|Paved area @ the bottom of my garden 10 a.m. today, waterlogged.|
One bonus of the recent (and more to come), heavy rain is that my rainwater barrels are all full again. I had used almost 2 barrels of water, just watering seedlings during February & March. The following plants have benefited from the extra rain, Spring Onions, Leeks, Parsnips, Turnips, Cabbages and Rhubarb and especially the Lettuce and Carrots. The Carrots in fact, didn't germinate for some time, until after they had experienced the first heavy downpour of rain. On the downside my Sprouts and Peas don't seem to like the persistent very cool wind accompanying the rain. Usually by this time of the year I have already planted out my Runner Beans. They are still languishing in pots in my shed until the temperatures rise considerably more than at present. The 3 Tomato plants hanging from buckets, alongside my shed, don't seem to have been adversely affected by the cold and rain. I expect if they had been planted conventionally, they would be struggling by now. Tomatoes generally like warmth and warm soil around their roots. The extra rain seems to have aided the growth of my Potatoes, with several "earlies" and a few of the "maincrop" plants showing through the tops of their "earthing up".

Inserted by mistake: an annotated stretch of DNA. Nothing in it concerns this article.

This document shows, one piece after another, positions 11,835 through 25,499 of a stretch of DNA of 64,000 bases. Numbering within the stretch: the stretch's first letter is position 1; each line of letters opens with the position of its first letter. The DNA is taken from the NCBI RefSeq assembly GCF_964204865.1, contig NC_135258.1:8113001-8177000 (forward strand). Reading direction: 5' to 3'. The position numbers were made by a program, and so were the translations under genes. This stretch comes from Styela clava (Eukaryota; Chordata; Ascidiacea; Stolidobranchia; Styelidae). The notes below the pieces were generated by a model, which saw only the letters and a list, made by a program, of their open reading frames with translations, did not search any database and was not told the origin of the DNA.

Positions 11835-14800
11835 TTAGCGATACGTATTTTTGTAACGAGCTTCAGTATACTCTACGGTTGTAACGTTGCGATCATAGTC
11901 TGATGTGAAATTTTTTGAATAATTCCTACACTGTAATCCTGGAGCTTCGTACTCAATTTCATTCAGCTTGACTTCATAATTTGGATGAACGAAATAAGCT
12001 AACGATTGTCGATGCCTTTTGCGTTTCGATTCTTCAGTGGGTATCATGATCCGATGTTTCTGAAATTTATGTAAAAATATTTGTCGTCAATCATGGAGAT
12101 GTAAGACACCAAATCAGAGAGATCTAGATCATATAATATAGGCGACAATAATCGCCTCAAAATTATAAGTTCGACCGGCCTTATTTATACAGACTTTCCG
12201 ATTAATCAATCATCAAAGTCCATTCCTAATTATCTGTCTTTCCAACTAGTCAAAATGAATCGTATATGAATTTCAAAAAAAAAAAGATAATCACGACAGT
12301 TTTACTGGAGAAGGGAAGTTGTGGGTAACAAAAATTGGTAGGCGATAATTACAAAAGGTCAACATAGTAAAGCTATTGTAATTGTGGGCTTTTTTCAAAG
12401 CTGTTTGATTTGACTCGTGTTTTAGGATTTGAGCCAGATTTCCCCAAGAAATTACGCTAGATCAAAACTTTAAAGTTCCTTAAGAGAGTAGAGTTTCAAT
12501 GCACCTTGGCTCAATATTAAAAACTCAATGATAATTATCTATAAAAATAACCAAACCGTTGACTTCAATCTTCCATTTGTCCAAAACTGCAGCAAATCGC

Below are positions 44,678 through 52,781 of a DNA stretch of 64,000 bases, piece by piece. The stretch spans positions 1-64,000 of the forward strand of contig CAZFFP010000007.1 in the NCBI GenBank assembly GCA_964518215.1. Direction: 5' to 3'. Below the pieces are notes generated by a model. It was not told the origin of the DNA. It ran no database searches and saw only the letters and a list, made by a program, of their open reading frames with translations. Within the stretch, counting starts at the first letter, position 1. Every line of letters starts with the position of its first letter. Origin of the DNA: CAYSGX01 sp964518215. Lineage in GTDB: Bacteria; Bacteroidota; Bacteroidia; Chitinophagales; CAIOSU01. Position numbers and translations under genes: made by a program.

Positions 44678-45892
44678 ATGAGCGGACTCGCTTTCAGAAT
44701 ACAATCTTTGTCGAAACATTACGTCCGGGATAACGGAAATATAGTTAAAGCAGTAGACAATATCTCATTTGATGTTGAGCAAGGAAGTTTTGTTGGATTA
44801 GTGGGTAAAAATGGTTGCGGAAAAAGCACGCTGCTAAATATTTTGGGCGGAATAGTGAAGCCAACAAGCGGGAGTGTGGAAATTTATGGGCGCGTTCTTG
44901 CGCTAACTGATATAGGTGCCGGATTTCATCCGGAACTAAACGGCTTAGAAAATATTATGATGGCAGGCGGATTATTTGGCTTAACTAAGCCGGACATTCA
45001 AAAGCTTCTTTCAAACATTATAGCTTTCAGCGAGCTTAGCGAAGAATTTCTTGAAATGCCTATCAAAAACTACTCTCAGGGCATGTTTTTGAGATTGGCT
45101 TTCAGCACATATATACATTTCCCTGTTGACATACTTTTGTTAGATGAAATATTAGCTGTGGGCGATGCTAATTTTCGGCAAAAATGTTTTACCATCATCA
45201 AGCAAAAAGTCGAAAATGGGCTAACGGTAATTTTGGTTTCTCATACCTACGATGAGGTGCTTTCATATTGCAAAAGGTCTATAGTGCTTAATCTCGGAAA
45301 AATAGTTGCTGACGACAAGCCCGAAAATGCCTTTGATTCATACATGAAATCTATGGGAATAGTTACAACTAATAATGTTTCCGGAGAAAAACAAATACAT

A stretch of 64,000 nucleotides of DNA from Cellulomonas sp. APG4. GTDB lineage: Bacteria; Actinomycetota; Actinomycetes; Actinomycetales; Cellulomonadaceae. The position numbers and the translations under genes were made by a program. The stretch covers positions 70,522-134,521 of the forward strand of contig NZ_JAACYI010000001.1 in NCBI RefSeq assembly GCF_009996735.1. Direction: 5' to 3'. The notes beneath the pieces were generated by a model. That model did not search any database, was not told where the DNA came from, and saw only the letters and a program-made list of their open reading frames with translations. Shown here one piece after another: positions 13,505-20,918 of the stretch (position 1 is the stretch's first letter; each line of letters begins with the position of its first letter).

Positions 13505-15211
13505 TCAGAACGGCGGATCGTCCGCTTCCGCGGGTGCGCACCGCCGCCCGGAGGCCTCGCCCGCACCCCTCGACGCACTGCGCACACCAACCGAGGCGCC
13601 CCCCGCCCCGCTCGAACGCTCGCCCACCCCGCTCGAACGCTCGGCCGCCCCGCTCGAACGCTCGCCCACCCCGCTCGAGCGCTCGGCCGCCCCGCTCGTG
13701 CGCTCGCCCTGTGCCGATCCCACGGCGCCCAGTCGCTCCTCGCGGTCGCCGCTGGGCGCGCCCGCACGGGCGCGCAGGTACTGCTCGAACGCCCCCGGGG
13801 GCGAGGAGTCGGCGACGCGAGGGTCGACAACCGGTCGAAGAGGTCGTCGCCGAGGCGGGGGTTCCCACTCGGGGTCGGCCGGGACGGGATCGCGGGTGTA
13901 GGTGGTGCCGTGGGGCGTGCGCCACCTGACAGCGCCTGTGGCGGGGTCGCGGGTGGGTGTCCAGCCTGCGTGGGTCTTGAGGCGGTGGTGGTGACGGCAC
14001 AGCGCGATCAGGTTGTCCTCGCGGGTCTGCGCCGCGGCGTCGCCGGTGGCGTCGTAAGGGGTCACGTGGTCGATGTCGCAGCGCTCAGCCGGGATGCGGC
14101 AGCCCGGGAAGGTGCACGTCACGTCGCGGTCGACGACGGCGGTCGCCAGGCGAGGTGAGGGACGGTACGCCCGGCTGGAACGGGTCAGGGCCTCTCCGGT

|Oca plants & Peppers still indoors|
By 2 p.m. yesterday the rain started yet again so I toddled off home after putting some life-jackets around my Sweet corn plants. My latest project of constructing a roof over my manure "bin" to harvest rainwater is on hold at the moment. I have decided to use the wooden pallets, which I scrounged, to build a " Noas Ark", along the top of my drainage ditch bank, and load it up with 2 species of each vegetable I like, just in case the rain keeps coming.
Gotta be prepared for tomorrow.
P.S. It rained from 2 p.m. yesterday until 10-30 a.m. today. The sun has just appeared for a change, but no change to this areas drought restrictions at the moment?